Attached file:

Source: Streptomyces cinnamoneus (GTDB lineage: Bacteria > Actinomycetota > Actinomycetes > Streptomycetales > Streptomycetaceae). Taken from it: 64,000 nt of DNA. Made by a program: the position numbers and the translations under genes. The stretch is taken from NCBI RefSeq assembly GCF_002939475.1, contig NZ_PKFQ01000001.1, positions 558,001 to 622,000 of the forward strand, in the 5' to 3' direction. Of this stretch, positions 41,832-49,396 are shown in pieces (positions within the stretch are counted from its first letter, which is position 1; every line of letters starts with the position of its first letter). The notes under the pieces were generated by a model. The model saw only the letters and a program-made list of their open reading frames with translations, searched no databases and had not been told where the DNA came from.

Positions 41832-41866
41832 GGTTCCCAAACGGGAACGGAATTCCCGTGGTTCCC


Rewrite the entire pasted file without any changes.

Source: Streptomyces cinnamoneus (GTDB lineage: Bacteria > Actinomycetota > Actinomycetes > Streptomycetales > Streptomycetaceae). Taken from it: 64,000 nt of DNA. Made by a program: the position numbers and the translations under genes. The stretch is taken from NCBI RefSeq assembly GCF_002939475.1, contig NZ_PKFQ01000001.1, positions 558,001 to 622,000 of the forward strand, in the 5' to 3' direction. Of this stretch, positions 41,832-49,396 are shown in pieces (positions within the stretch are counted from its first letter, which is position 1; every line of letters starts with the position of its first letter). The notes under the pieces were generated by a model. The model saw only the letters and a program-made list of their open reading frames with translations, searched no databases and had not been told where the DNA came from.

Positions 41832-41866
41832 GGTTCCCAAACGGGAACGGAATTCCCGTGGTTCCC